An emergency meeting of the municipal government on Saturday ordered price limits on 27 commodities, including rice and pork, and told inspection teams to crack down on shops that raised prices above the new levels. According to the official China Daily newspaper yesterday, prices of some basic foodstuffs have jumped by up to 40 per cent in the past week.
In a separate initiative this week, the deputy prime minister, Zhu Rongji, said that the central government had made arrangements to bring the price of grain under control and to stabilise the market. State-owned shops would sell subsidised grain at lower prices to bring the price down, he said.
The reasons for the price rises are not clear. Officials have blamed farmers for not selling grain and other crops, preferring to hoard them in anticipation of price rises next year. Mr Zhu, anxious to calm consumers' possible worries, said national grain reserves were at an all-time high and the grain-price rise was 'abnormal, temporary and stirred by psychological factors'. In Peking's street markets there is no sign of any scarcity.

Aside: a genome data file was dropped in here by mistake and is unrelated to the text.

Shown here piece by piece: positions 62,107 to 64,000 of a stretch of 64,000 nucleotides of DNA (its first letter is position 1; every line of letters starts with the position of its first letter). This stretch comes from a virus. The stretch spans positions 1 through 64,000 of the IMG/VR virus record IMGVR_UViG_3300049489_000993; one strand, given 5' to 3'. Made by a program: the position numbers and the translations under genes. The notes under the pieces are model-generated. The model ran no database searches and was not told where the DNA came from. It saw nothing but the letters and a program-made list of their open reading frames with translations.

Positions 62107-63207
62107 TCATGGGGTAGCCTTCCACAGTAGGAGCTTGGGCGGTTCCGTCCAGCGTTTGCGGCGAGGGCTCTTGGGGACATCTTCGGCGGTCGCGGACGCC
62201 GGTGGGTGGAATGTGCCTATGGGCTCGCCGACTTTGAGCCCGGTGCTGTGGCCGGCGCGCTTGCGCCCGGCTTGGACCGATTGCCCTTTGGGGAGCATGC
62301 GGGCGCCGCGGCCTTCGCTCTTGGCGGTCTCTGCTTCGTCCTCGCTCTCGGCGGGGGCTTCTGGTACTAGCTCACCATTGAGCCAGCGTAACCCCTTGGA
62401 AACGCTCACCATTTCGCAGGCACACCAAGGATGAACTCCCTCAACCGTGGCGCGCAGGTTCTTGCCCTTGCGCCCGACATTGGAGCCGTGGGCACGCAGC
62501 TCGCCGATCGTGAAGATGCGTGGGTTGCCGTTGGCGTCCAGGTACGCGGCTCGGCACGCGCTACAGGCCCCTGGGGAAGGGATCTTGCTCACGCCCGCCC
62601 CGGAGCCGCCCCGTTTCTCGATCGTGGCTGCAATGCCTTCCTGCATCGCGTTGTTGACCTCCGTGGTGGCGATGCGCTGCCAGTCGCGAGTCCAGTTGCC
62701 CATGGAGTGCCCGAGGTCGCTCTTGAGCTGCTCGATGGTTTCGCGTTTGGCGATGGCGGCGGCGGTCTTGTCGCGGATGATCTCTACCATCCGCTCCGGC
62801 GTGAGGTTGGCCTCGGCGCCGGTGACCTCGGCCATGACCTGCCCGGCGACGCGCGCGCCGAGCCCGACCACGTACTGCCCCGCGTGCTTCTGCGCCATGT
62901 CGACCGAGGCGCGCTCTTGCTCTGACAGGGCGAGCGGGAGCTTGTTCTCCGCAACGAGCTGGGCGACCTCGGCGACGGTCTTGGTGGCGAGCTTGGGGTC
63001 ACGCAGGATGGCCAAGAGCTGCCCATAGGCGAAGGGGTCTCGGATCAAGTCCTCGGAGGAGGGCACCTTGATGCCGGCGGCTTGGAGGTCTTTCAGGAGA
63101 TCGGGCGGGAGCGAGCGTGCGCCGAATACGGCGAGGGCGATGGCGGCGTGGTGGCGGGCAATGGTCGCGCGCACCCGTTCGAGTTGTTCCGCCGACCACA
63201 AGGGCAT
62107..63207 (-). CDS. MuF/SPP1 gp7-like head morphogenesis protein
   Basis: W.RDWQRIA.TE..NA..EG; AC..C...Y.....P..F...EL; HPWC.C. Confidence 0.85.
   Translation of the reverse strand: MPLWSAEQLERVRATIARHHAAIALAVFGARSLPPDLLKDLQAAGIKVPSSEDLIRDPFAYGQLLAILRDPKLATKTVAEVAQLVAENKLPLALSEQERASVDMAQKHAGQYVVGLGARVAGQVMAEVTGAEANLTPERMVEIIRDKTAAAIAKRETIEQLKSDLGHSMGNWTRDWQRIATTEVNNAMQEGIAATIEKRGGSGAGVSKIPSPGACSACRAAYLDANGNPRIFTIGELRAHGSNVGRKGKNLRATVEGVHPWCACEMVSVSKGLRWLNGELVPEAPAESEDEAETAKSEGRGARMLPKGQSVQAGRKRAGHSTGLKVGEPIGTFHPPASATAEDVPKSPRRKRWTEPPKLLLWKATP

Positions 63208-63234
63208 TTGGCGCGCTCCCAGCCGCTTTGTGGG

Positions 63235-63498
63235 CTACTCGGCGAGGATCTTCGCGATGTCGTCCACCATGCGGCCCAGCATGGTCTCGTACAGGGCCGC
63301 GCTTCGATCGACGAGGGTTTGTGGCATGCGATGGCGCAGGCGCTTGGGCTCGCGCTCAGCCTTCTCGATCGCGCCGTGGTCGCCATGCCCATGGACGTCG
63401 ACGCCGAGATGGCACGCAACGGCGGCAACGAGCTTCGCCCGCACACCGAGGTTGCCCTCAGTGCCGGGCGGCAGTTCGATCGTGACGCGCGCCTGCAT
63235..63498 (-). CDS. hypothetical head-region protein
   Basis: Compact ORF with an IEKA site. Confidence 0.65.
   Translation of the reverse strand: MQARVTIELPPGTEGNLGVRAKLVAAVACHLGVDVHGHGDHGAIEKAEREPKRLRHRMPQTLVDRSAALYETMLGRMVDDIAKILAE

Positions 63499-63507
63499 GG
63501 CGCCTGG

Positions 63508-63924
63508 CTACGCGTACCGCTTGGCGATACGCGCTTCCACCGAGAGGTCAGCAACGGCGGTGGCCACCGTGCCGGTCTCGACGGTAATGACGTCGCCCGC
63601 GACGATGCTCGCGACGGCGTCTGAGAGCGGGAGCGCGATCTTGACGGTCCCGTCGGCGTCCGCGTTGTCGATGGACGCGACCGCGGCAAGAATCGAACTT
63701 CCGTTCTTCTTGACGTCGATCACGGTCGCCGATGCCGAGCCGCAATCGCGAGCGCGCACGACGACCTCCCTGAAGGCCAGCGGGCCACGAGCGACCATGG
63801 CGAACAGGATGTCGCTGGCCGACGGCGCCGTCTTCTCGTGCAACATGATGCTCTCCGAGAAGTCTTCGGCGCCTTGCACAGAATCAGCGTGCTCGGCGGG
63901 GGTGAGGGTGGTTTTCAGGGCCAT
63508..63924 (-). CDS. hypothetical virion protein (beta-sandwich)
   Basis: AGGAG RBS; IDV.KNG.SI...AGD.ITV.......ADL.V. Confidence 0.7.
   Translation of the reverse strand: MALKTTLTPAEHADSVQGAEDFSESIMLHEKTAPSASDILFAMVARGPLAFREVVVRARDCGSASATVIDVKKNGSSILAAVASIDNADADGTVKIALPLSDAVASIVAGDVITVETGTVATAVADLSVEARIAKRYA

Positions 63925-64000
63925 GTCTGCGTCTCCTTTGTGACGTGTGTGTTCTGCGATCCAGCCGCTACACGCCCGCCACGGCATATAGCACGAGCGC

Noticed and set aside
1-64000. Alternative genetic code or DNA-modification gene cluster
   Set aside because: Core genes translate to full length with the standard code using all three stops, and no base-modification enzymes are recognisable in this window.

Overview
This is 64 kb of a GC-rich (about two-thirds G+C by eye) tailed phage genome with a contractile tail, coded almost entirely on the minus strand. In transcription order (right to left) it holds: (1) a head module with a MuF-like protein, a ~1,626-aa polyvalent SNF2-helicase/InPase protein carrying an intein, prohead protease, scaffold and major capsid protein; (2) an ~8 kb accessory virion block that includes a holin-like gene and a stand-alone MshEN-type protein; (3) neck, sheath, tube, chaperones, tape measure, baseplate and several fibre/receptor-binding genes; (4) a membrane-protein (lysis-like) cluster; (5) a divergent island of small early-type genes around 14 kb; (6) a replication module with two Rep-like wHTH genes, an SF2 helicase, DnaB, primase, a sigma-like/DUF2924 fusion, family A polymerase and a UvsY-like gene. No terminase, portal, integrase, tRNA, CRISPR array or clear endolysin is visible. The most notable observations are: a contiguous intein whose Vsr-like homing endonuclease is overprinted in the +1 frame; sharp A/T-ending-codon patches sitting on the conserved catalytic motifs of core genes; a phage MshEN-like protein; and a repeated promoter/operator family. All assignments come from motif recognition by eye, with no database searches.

The new measures, if implemented, would represent a retreat on the Chinese government's commitment to remove state controls on prices and to free the trading of commodities. It was only in May this year, for instance, that Peking's government lifted price controls on grain and edible oils. At this stage, yesterday's announcements seem to be principally a warning shot against those who may be contemplating profiteering in the run-up to Chinese New Year in February. Yesterday's People's Daily blamed 'speculative profiteers' acting as middle-men between the peasants and the shops.
Food prices are one of China's most sensitive issues and the government's statements look designed to head off any panic buying. Inflation in the big cities is running at over 20 per cent, and although food remains cheap the poorest members of the public are still vulnerable.
China said yesterday that the BBC would be held responsible for showing a documentary which reported that Mao Tse-tung enjoyed having sex with large numbers of young women, Reuter reports.
The Foreign Ministry did not say what the consequences of showing the film would be. It said the BBC had 'hurt the feelings of the Chinese people' by screening the film in the face of Chinese protests. The film was shown on Monday during the run-up to the centenary of Mao's birth on 26 December.
'The BBC should be held fully responsible for all the consequences arising therefrom,' the statement said. Mao's doctor for 22 years, Li Zhisui, said in the documentary that 'women were toys for Mao'. He added that Mao preferred them young and innocent. The discussion of Mao's sexual appetite took up only a few moments of the hour-long documentary.
Mao's many happy returns, page 17